‘Eggshells (1969), The Texas Chain Saw Massacre (1974)
and Tobe Hooper Total Icon Interview Q&A’
Welcome step up for still imperfect FrightFest

To boost the profile of the 2010 FrightFest film festival and to keep sweet the major online and high street retailers, the Phoenix AC, Total Film magazine and headliner Film4, on whose sponsorship deals the festival so depends, the organising committee of the UK’s dominant fantasy/horror film tribute have secured several UK premieres ahead of this Autumn’s London Film Festival (13-28 October), and invited a handful of directors to make a contribution. This year, the major star to excite anticipation across the PR departments of all its investors is Eli Roth. The Last Exorcism, which he’s publicising in his capacity as star producer, rounds out the festival on Monday evening and is bound to gratify sponsors, punters, organisers all. Video Nasties: Moral Panic, Censorship and Videotape, on the other hand, sounds far more deserving of its premiere. A historical account of the so-called “Video Nasties” fuss that descended on the country in the eighties, the documentary promises a comprehensive overview of film censorship and classification at a time when the BBFC, under the direction of James Ferman, struggled with the implications of home-video exhibition, as well as new criteria for assessing the nature of cinematic violence. The premiere also gives occasion for an as yet undisclosed celebrity panel discussion immediately afterwards.

Without some rehearsal, though, these onstage events can reflect poorly on their subjects. Friday afternoon’s Total Icon attraction (27 August), which welcomed The Texas Chain Saw Massacre (1974) director Tobe Hooper for a retrospective of his work in the enormous space of the Empire 1 auditorium, should have been compelling but was a bit drab. There were some shortcomings for which the interviewer, Total Film journalist Jamie Graham, cannot be blamed: I generously include here the onstage seating and lighting arrangements, the muddling of which meant Hooper’s face was perpetually in Graham’s shadow (come on, sort that out); and the positioning around the stage of other Film4 and Total Film people, synopsising and videotaping for their online channels, must have riled those unfortunate to be seated, and thus not compensated, directly behind. However, other weak points in Graham’s control undoubtedly diminished the experience. Less inquisitorial interviewers get away with their style because, more often than not, they’re being harried for time (for the opposite approach, see comedian Joe Cornish’s brilliant Q&A with Edgar Wright, the main event two weeks ago at the BFI), in which circumstances the quality of interview is largely set by the interviewee (and based on their appearances in London over the last two years, Danny Boyle and Terry Gilliam, both funny and extrovert, are great at steering interview). Hooper, however, is an introspective man: serious and contemplative onstage, cheery and interesting when one-to-one with fans, if evasive when questioned he is unlikely to expand an issue (and why would he?) unless an interviewer persists or relaxes his approach. Graham’s stiff questioning reflected the tone of the magazine he co-edits, which has never done much to help its readership understand the cinematic works that so inspire either its staff or its commercial alliances with DVD retailers. Far better would it have been to shake up this antiquated routine, thematise the questioning in line with the two Hooper works in exhibition (The Texas Chain Saw, and his 1969 debut, Eggshells), and throw the rest out to the FrightFest audience who are far more adept at cross-referencing Poltergeist (1982) with Invaders From Mars (1986) and Death Trap (1977). In such a case as this, those who attend the more upmarket In Conversation events at the BFI Southbank must bear in mind the FrightFest’s humble origins as a celebratory knees-up in the Prince Charles ten years ago, a vital qualification, still relevant today, which does little for the Head of Film4 Julia Wrigley’s claim that while “some cultural commentators may look down on horror,” and hence by extension this festival, they’re fools to do so.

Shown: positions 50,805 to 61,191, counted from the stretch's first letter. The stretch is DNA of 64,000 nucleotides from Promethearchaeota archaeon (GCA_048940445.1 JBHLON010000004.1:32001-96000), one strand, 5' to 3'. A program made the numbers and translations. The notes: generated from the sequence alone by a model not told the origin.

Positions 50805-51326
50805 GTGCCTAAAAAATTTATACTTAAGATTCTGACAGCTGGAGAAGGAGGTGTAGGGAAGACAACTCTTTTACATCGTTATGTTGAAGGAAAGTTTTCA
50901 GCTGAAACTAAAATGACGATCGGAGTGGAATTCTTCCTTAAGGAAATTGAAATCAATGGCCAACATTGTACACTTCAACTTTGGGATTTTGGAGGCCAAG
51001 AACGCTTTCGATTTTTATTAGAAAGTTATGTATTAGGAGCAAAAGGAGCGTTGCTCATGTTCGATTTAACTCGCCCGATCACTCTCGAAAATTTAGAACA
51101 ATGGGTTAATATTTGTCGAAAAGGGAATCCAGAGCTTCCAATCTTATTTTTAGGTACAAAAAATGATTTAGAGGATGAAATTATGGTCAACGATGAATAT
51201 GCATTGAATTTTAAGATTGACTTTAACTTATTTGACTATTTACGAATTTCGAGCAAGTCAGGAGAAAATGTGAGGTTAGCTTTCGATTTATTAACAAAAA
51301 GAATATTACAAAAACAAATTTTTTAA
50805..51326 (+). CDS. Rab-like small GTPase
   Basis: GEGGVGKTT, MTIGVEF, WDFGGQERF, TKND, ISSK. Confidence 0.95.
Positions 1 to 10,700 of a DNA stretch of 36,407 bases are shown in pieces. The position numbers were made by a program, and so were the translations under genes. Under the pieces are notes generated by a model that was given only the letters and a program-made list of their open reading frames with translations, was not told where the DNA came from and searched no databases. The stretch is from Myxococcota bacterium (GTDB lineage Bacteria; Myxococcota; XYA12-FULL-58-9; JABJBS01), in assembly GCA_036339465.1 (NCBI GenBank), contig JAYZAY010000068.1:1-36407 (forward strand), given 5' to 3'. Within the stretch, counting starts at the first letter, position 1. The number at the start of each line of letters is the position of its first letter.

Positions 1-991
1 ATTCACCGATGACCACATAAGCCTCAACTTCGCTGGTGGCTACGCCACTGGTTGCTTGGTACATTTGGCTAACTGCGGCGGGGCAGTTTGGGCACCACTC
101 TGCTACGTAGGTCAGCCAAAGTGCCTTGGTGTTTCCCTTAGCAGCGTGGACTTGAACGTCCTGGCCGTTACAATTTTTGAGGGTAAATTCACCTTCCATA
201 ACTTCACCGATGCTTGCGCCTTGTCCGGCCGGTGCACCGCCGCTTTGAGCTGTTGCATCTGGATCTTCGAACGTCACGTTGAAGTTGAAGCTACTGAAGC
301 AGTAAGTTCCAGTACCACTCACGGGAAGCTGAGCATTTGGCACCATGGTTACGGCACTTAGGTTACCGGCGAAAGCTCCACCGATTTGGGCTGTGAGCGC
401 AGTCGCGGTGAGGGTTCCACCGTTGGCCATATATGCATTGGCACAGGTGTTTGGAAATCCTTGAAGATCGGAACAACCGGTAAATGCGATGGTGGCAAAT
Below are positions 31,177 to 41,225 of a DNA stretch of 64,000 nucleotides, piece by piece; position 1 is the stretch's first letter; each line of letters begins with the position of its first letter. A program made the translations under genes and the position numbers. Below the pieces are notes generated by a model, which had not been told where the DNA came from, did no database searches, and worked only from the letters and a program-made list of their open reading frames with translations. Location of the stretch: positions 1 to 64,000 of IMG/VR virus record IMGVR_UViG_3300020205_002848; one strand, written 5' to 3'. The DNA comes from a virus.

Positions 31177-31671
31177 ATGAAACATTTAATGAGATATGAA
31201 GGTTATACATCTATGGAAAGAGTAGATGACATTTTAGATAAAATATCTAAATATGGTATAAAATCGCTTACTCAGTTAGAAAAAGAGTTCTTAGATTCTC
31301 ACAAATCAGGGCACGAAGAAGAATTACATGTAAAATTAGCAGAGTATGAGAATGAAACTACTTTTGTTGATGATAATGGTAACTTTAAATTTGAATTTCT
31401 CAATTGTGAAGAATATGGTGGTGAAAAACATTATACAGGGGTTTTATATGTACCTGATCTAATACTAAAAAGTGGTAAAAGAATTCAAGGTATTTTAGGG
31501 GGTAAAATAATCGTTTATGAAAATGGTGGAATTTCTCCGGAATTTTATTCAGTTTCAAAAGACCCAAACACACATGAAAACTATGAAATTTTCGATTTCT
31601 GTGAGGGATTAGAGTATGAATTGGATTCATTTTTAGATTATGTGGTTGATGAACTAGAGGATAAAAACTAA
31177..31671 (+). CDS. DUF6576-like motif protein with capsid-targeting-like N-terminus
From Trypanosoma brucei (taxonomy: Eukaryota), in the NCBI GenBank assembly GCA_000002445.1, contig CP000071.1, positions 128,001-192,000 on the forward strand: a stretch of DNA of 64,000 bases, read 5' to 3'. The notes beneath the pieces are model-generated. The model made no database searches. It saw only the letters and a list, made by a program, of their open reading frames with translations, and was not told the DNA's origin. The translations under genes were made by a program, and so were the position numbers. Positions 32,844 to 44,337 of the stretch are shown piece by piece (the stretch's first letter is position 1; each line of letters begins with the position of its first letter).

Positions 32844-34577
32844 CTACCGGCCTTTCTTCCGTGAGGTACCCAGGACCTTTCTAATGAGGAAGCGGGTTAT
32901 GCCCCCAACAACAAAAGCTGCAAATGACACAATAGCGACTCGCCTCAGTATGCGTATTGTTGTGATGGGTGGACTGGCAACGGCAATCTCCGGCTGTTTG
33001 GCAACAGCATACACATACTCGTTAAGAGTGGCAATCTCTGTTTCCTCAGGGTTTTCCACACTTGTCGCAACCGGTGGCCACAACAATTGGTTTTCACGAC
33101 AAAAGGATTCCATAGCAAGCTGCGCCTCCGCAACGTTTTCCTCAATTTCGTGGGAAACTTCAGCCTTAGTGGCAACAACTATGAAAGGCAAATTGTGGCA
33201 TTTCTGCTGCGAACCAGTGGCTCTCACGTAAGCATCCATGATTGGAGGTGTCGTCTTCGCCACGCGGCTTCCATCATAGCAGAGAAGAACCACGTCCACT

Tobe Hooper is an introspective man: serious and contemplative onstage, cheery and interesting when one-to-one with fans, if evasive when questioned he is unlikely to expand an issue (and why would he?) unless an interviewer relaxes his approach

Those who left the room early, diverted by the need to claim a spot in the autograph queue (and damnit, I envy all who now own a signed Texas Chain Saw poster), missed a treat. The interview may have been short and routine, but the five minute Q&A afterward elicited some really fun responses: from Hooper’s tactful assessment of Eli Roth’s career to date (more a delicate sidestepping) to his high praise for Guillermo del Toro’s, from his fond memory of working with British icon James Mason on the Stephen King miniseries ‘Salem’s Lot (1979) to the friendly gibe he made at compatriot Gunnar Hansen for his similarly congenial historical embellishments. Spirited, as well as candid, we glimpsed in this brief final session a clever and important director, the once ambitious filmmaker responsible for one of the most gruelling productions in North American movie history, whose distinctive Texan growl so familiar from commentary was like some kind of music to many ears, mine included.

29 August, 2010


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